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By Quinn McKew
The powers that be are waking up to the fact that the world is running out of fresh water.
Recent reports by General Electric, Goldman Sachs, and JP Morgan have all highlighted the problem of increasing demand for a finite resource. The G.S. report calls water “the petroleum of the next century” and states: "Demand for water continues to escalate at unsustainable rates. At the risk of being alarmist, we see parallels with Malthusian economics. Globally, water consumption is doubling every 20 years. By 2025, it is estimated that about one third of the global population will not have access to adequate drinking water.” JP Morgan’s report points out that “in 2025, on recent trends, river basins important to major economies, including the US, Mexico, Western Europe, and China, will likely experience significant water problems as consumption outpaces supply replenishment.”
But, as noted in the JP Morgan report, while companies and investors have a good idea of the business opportunities associated with increasing water scarcity (mostly through investments in water infrastructure), understanding of the risks is in its infancy.
I suggest a new way of thinking about these risks that will help crystallize the associated costs: water = energy. People talk about water scarcity and energy challenges as if they are separate issues: they are tightly linked. And much like energy prices, the era of cheap water is most likely coming to an end.
This shorthand isn’t perfect, but it will go a long way in fostering a clearer understanding of what the world faces in the coming century. The Goldman Sachs report comes the closest to realizing the extent of the link when it states: “In water markets, there is gathering scientific consensus that water is the key conduit through which climate change impacts energy and agricultural markets, reinforcing the structure of rising prices.”
So, what about this link between water and energy? To start, take a look at desalination, the first solution to water scarcity that people usually throw out, but certainly not the best. Plenty of water in the ocean; we just got to get that salt out, and problem solved, right? Well, not so fast. Large-scale desalination requires an immense amount of energy to achieve. The required amount of energy is so high that cities in California seriously looking at desalination are concerned that the added CO2 emissions generated by the operation of the desalination plants will wipe out other CO2 emission reductions. And this is just in the CREATION of the clean water. MOVING it away from coastal areas inland requires additional energy inputs since water is a heavy material. All of this energy has a cost that will need to be priced into the delivery of water.
Let’s follow the link further. Energy production in itself is also water intensive. For every kilowatt-hour of electricity, an energy plant (fossil or nuclear) consumes 140 to 180 litres of cooling water and requires significantly more than that to operate (power plants return a portion of their water to the environment unconsumed). While energy plants can use ocean water for cooling, the majority of them are not located on the coast.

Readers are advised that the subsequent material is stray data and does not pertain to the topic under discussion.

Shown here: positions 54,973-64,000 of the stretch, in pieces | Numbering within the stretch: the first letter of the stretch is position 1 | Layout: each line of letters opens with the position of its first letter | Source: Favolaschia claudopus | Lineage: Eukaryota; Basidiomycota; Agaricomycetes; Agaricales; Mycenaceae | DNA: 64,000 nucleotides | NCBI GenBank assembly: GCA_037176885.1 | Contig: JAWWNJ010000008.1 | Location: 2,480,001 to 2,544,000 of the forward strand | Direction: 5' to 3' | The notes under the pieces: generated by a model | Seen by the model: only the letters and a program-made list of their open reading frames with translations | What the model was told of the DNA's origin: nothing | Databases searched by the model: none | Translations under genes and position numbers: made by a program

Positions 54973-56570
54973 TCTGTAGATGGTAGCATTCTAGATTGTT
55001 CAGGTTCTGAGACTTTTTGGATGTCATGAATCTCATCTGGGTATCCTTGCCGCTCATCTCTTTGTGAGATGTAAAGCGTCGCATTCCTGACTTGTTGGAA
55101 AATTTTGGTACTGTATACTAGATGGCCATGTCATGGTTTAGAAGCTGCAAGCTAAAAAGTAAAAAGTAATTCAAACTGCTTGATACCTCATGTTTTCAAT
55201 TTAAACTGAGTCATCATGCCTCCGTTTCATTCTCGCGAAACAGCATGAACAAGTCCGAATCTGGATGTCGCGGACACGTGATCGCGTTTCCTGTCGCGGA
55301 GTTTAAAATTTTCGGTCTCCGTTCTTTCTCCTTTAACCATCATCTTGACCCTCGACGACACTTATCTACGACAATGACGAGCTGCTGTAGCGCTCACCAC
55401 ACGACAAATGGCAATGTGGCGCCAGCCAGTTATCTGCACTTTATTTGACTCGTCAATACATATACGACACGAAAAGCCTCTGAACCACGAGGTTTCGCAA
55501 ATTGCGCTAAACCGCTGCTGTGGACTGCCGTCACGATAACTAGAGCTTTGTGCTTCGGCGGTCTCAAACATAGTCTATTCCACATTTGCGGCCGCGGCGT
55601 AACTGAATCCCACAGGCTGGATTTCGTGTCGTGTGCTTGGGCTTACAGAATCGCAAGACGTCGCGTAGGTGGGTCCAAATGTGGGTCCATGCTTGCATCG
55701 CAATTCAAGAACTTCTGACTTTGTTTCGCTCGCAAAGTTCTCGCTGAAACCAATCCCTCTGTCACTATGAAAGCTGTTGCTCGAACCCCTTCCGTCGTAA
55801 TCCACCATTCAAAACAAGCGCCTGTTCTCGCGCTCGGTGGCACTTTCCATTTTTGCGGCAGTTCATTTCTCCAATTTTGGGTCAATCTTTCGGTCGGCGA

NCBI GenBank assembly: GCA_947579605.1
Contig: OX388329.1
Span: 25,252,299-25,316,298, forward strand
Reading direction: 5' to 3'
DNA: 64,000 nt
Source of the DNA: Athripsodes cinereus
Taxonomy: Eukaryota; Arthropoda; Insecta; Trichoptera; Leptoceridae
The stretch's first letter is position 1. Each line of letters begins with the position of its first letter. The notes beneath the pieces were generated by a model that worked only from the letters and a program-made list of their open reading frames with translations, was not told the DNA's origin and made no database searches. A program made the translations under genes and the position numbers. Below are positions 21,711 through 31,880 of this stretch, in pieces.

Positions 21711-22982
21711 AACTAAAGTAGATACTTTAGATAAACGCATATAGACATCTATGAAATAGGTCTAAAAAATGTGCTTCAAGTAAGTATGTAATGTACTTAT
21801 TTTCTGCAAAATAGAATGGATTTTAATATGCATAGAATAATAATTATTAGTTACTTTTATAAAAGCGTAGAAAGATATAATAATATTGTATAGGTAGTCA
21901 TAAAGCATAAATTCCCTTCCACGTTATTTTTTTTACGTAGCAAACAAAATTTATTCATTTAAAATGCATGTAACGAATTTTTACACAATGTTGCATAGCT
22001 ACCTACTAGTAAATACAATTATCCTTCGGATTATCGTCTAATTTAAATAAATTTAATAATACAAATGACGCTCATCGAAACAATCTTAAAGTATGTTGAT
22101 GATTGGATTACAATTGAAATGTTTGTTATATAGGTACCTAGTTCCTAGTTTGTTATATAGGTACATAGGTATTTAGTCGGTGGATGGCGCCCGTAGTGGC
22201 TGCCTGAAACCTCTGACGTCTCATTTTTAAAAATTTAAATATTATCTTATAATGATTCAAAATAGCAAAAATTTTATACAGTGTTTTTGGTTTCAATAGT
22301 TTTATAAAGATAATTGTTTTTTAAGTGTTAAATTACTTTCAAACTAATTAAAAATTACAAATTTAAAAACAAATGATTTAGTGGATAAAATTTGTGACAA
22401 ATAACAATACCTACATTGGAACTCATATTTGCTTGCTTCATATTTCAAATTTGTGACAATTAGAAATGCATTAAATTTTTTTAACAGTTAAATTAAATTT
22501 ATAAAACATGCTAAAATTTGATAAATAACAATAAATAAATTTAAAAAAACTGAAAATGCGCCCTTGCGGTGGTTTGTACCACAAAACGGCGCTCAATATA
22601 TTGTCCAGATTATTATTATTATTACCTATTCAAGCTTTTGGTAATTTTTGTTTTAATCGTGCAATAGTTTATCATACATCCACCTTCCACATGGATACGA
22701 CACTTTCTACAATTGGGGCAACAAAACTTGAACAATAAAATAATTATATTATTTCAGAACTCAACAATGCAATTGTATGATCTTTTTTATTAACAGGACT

Ethanol and biodiesel are the most water-inefficient sources of power generation. Here’s a fact about biofuels to make you pause: a single plant producing 378.5 million litres of ethanol a year uses as much water as a town of approximately 10,000 people, the Iowa Department of Natural Resources reports. That's 1.5 billion litres of water a year for one plant.
This is where the water linkages become really interesting. Guess who is the biggest consumer of water? Agriculture, clocking in at a whopping 70% of global water consumption. So if you are an agribusiness, biofuels producer or food and beverage company, you probably want to take a hard look at your supply chain to evaluate potential future cost increases for factor inputs that are water dependent and ascertain your exposure risk to likely water price increases.
As we’ve seen, you need energy to produce and move water where it is needed, and you need water to produce the energy (unless you are talking about wind power or solar photo-voltaics). What this means for business is that you now have quantifiable costs and risks associated with your water consumption. Some examples:
Factor in costs of water treatment. Do you operate in an area of increasing water scarcity? If you are, you may soon be required to treat your wastewater. A study by the insurance giant Marsh found that companies’ water-related costs are climbing, as manufacturers increasingly have to treat their output water as well as the water they use as inputs to their production processes.
Include shut down costs for power plants. Any power company or investor in power generation should evaluate the risks of shut down due to lack of sufficient water and include that in their ROI analysis.
Look closely at where you get your power and water. What would be the cost to your operations if you lost access to water or power due to water scarcity or a pollution event? What is the likelihood of this given hydrologic predictions for the area?
Evaluate your supply chain and factors of production for water pricing vulnerability. Marsh found that “Even non-water-intensive businesses are being affected as suppliers pass on their own water-related costs.”
To quote a fortune cookie, at the heart of every risk lies an opportunity. Evaluate your water and energy risks and I guarantee you will find a business opportunity lurking, whether it lies in increased efficiencies or new product. As for the policy implications, well, we will all have to start paying more respect to water issues and start creating a pricing mechanism that reflects the true costs of our water usage in the future.
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